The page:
The few had destroyed the many, and most of those few were archers. They were not lords and knights and gentry, but butchers, bakers and candlestick-makers from the shires. They were the ordinary men of England and Wales, and they had met the awesome power of France in hand-to-hand fighting and they had won.

The battle of Agincourt is part of the binding of England, the emergence of the common man as a vital part of the nation. Those common men returned to England with their stories and their pride, and these stories were told in taverns over and over, how a few hungry trapped men had gained an amazing victory. The story is still remembered, even six hundred years later, because it has such power. It is a tale of the common man achieving greatness. It is an English tale for the ages, an inspiration and we can be proud of it.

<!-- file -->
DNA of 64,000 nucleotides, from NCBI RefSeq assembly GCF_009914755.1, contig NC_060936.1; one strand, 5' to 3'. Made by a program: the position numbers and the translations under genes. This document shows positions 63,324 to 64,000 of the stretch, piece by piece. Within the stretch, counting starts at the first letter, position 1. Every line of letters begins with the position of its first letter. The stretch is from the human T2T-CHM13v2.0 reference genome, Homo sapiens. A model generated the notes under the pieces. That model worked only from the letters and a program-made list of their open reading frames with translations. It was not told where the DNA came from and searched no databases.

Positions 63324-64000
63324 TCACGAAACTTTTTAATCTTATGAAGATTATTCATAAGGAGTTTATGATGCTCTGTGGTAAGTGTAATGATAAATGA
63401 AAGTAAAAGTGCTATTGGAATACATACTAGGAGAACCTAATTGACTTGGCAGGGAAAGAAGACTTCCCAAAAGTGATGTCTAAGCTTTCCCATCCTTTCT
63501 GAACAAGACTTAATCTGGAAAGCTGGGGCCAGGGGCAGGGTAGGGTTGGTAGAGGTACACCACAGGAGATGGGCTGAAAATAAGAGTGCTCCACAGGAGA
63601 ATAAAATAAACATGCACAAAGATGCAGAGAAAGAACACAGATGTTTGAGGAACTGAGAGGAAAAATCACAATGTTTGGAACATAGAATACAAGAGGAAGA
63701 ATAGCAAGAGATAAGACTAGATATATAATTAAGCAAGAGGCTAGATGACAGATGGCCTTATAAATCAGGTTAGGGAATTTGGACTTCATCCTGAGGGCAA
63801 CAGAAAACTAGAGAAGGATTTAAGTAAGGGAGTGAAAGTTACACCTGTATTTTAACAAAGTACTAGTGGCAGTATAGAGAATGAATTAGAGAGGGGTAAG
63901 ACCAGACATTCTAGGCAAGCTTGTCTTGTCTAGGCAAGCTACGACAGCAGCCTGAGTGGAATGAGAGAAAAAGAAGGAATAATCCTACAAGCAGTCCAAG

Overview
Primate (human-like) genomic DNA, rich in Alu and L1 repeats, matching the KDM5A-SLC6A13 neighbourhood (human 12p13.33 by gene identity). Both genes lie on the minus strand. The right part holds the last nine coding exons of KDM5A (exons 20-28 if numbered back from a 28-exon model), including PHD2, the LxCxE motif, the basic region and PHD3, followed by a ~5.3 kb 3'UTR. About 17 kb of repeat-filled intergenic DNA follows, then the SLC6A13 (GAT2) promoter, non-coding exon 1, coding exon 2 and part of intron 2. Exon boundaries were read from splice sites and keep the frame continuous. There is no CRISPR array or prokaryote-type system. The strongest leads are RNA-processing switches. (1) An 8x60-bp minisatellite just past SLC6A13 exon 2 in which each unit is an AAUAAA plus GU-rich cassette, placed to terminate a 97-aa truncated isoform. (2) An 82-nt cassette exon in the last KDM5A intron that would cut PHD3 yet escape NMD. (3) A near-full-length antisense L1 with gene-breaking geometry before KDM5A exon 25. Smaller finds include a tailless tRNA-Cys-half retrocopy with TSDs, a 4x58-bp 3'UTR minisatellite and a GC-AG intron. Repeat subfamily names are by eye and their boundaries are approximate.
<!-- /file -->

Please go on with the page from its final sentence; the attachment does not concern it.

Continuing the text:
Bernard Cornwell is author of Warriors of the Storm, which is published by Harper Collins, priced £20. To order your copy for £16.99 plus p&p, call 0844 871 1514 or visit An adaptation of Cornwell’s The Last Kingdom is on BBC Two on Thursdays, 9pm